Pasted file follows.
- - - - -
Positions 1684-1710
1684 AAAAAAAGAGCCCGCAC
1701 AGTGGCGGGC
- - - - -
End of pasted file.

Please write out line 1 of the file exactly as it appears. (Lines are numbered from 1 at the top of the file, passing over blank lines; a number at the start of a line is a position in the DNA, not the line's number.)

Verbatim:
Positions 1684-1710